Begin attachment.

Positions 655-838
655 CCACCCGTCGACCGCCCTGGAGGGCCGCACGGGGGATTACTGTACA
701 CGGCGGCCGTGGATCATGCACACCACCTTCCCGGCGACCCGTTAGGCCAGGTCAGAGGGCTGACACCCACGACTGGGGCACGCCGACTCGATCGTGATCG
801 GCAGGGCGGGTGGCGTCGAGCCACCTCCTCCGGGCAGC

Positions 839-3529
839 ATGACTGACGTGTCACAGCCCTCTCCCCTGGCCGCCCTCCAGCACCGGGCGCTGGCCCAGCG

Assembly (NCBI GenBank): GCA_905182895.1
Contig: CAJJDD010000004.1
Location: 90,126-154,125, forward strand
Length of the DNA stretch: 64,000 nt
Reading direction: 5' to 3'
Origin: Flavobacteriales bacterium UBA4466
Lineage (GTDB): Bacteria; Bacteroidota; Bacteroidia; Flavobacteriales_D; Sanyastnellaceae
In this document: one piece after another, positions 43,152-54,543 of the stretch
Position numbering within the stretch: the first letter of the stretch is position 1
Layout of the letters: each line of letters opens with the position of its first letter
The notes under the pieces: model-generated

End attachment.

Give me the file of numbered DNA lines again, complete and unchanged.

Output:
Positions 655-838
655 CCACCCGTCGACCGCCCTGGAGGGCCGCACGGGGGATTACTGTACA
701 CGGCGGCCGTGGATCATGCACACCACCTTCCCGGCGACCCGTTAGGCCAGGTCAGAGGGCTGACACCCACGACTGGGGCACGCCGACTCGATCGTGATCG
801 GCAGGGCGGGTGGCGTCGAGCCACCTCCTCCGGGCAGC

Positions 839-3529
839 ATGACTGACGTGTCACAGCCCTCTCCCCTGGCCGCCCTCCAGCACCGGGCGCTGGCCCAGCG

Assembly (NCBI GenBank): GCA_905182895.1
Contig: CAJJDD010000004.1
Location: 90,126-154,125, forward strand
Length of the DNA stretch: 64,000 nt
Reading direction: 5' to 3'
Origin: Flavobacteriales bacterium UBA4466
Lineage (GTDB): Bacteria; Bacteroidota; Bacteroidia; Flavobacteriales_D; Sanyastnellaceae
In this document: one piece after another, positions 43,152-54,543 of the stretch
Position numbering within the stretch: the first letter of the stretch is position 1
Layout of the letters: each line of letters opens with the position of its first letter
The notes under the pieces: model-generated